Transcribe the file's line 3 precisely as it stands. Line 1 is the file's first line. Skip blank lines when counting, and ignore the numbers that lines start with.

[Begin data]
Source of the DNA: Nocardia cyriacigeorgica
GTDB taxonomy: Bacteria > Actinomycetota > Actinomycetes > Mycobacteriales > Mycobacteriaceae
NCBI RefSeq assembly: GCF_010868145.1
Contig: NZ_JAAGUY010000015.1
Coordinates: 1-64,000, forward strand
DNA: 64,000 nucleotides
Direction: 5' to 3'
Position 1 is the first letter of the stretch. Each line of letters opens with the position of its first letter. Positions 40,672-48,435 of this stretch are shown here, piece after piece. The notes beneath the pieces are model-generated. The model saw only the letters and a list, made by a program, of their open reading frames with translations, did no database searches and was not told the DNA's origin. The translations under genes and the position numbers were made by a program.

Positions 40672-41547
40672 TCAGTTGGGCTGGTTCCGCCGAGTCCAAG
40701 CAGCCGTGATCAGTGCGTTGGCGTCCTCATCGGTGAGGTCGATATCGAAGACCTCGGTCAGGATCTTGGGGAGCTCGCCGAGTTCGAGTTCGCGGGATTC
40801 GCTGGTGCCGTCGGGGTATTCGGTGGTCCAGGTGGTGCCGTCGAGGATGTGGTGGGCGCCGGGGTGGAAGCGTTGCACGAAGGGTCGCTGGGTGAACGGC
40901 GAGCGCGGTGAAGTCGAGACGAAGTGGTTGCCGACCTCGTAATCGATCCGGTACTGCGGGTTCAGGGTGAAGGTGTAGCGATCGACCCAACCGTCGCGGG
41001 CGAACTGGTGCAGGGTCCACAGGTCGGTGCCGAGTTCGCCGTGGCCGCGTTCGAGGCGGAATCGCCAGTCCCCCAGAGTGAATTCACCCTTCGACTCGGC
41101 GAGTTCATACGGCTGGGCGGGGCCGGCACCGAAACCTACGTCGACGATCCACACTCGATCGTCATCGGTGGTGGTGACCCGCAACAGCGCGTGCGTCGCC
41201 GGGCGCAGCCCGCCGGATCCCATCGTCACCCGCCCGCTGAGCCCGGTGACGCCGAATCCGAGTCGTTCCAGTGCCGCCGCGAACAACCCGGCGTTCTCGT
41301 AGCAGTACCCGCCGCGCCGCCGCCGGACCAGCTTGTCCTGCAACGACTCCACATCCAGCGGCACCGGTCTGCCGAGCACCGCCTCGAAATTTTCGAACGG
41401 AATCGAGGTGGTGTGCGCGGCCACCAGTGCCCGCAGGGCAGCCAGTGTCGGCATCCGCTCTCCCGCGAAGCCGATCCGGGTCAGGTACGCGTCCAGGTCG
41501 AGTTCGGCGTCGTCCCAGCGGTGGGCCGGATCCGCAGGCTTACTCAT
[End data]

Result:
NCBI RefSeq assembly: GCF_010868145.1